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Understanding Dredging


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Environmental Management Framework for Deep Seabed Nodule Mining

€ 20,-


Presented during:

WODCON XXIII - Dredging is changing - The Practice. The Science. The Business.


C. Vogt


"Deep-seabed mining of polymetallic nodules that is proposed to occur at depths around 4,000-6,000 meters, like all mining activities, has the potential to cause unacceptable environmental harm if not managed appropriately. The nodules commonly contain copper, nickel, and cobalt in addition to manganese. The deep seabed mining industry is in its infancy, with mining and environmental protection techniques in development. During mining, the two primary sources of impact are the removal of nodules from the seafloor and the discharge of return water after dewatering operations on the support vessel. Disturbance of the seafloor will instigate mixing of sediments with seawater immediately overlying the seabed. The formation of sediment plumes will occur. Effects are likely to be site-specific and will depend strongly on the seabed composition (e.g., silt vs sand), the type of technology used, the nature of the biota, and the oceanographic conditions in the area. Equipment that digs into or removes the upper layers of sediment can have an effect through direct impact of buried infauna and by compacting the substrate through the weight of the mining tools. Nodules will be separated from the sediment at the seafloor and then the nodules will be pumped to a ship where they will be separated from the seawater. The dewatering process will discharge the separated seawater back into the sea (below the light zone and possibly back to the seafloor). The amount of fine materials in the return water, which could cause a turbid plume, will depend on the amount of materials still present after the nodule separation process at the seafloor and dewatering process on board the surface vessel. The key steps in the environmental management framework are characterization of potential risks, identification of action levels, identification of mitigation for those risks, monitoring of project conditions, and adaptive management. The objective of the environmental management framework is to support the consideration of seafloor polymetallic nodule mining in a manner that enables economic, social, and environmental objectives to be achieved."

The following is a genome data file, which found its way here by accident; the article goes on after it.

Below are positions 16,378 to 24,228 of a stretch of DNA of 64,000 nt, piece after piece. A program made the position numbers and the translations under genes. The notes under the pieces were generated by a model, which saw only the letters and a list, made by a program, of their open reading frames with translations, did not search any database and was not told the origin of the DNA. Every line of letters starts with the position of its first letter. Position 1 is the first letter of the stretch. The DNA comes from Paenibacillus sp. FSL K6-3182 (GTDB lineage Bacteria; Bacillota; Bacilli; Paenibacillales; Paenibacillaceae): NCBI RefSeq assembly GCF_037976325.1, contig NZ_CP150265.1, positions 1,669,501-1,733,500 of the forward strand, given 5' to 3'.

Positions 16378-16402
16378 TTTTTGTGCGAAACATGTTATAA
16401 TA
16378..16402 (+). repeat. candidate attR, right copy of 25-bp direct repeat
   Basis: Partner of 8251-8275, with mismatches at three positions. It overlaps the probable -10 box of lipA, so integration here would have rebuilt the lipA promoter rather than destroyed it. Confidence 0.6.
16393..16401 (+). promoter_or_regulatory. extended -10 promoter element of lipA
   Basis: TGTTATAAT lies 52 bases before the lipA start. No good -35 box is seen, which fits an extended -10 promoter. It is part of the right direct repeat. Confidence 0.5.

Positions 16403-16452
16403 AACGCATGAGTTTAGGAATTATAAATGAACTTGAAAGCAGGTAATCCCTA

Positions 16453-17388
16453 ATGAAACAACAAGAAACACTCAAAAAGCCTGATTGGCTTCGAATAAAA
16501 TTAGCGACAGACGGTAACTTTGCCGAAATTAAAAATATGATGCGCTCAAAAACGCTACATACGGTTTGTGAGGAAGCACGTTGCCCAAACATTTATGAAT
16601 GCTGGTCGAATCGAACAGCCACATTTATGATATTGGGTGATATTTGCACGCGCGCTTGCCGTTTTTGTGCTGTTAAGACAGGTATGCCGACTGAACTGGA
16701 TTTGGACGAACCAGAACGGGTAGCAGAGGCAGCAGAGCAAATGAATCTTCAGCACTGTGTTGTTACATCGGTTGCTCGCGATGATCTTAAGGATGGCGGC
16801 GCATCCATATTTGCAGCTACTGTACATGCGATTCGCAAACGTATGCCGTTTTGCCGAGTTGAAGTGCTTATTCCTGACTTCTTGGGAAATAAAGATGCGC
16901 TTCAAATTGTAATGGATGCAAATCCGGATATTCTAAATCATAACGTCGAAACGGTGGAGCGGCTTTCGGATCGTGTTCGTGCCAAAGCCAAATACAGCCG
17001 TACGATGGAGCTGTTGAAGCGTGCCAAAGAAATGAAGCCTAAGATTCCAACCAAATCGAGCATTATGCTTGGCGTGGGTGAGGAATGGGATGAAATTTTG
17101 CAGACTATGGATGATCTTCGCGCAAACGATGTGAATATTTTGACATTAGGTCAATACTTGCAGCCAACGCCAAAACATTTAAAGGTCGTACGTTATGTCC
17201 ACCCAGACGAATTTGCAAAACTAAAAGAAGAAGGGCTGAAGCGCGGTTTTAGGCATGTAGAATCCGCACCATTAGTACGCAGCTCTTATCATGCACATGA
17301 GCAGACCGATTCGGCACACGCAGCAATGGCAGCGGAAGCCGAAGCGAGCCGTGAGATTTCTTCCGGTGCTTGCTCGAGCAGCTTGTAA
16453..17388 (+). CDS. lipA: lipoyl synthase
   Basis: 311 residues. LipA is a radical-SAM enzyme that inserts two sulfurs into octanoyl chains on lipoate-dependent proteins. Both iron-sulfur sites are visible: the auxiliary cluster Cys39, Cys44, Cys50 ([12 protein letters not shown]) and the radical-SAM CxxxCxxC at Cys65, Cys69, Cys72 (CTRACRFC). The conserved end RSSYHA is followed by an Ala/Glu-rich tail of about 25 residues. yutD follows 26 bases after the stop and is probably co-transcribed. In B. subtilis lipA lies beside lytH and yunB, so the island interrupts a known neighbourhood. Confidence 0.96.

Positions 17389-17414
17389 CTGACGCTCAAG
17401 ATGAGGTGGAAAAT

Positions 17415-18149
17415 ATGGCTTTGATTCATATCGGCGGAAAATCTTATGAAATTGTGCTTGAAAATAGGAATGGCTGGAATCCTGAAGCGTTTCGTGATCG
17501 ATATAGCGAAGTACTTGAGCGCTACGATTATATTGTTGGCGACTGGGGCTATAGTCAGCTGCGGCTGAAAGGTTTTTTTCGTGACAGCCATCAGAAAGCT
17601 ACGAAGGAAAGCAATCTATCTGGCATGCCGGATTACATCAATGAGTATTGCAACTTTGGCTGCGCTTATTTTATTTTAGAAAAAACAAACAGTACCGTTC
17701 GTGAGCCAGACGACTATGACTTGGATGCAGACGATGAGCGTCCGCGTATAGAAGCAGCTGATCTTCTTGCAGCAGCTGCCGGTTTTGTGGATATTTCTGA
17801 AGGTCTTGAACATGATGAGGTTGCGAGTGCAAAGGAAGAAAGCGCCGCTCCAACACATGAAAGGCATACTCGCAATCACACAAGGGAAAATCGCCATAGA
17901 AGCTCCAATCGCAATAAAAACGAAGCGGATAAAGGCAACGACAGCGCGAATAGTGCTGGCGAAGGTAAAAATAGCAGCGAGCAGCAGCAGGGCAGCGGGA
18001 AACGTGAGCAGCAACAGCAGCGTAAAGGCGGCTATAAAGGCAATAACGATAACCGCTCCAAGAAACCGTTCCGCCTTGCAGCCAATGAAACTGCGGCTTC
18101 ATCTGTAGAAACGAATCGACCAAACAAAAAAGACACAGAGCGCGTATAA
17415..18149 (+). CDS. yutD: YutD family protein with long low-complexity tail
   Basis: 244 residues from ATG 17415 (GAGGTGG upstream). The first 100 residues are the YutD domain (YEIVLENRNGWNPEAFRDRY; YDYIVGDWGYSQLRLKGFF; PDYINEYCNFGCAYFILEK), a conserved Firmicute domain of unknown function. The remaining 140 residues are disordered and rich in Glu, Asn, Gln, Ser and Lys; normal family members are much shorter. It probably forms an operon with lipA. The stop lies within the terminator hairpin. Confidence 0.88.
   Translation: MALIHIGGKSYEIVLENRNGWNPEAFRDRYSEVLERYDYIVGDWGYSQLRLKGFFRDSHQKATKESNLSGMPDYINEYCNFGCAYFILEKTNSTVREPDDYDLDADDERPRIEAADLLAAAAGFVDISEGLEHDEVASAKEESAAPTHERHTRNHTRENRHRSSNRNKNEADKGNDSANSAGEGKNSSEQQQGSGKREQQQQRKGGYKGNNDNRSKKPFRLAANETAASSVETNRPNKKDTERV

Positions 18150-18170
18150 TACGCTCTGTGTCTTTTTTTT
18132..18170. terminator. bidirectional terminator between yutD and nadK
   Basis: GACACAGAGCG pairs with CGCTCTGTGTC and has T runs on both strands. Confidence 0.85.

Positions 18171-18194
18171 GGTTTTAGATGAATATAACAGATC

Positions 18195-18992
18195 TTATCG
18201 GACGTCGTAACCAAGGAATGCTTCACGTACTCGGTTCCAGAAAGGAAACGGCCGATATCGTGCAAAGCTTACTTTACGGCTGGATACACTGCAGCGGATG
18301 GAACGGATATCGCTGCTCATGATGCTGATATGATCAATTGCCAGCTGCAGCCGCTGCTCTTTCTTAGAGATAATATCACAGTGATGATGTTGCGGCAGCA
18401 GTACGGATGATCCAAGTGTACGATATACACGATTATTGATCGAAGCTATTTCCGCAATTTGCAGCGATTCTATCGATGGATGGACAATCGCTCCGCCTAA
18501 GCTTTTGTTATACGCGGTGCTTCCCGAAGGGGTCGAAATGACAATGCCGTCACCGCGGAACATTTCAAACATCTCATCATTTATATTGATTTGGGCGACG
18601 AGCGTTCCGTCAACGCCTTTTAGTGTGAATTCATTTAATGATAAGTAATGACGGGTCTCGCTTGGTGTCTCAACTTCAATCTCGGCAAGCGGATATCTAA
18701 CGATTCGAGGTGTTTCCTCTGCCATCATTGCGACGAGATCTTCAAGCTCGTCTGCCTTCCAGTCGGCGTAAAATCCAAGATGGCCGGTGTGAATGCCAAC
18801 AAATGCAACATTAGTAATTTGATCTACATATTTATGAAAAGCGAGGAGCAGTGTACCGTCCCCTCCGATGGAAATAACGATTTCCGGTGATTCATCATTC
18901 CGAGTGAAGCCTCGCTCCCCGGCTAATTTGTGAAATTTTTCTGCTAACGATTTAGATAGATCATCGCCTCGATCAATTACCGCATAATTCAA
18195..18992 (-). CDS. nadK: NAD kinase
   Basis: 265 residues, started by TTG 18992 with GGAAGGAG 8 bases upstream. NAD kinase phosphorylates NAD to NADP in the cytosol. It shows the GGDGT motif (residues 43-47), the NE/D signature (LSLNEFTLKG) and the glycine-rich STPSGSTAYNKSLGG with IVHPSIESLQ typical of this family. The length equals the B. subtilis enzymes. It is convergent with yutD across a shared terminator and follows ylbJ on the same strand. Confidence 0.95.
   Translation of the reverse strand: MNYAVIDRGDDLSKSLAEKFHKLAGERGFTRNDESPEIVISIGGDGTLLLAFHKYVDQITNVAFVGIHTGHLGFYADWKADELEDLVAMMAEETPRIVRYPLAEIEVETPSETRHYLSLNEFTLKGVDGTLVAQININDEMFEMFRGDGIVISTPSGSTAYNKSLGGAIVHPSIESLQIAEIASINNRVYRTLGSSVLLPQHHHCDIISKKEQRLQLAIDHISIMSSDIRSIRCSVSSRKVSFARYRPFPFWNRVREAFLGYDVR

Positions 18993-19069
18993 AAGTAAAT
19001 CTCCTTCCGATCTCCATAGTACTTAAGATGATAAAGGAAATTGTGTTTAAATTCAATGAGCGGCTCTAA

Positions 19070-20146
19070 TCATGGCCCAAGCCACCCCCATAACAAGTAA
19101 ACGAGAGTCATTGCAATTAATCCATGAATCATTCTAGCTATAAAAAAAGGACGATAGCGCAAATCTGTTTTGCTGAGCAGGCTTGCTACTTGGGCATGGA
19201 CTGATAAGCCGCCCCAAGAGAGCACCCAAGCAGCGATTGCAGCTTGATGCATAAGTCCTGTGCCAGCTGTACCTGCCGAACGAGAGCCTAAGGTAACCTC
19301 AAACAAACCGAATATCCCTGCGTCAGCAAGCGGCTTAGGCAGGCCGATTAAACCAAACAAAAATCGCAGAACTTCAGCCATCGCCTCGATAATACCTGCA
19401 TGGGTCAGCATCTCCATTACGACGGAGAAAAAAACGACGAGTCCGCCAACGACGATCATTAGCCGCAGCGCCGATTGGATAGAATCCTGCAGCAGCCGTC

Keywords: Deep-seabed mining, DSM, nodules, environment, polymetallic, ISA, London Protocol, turbidity



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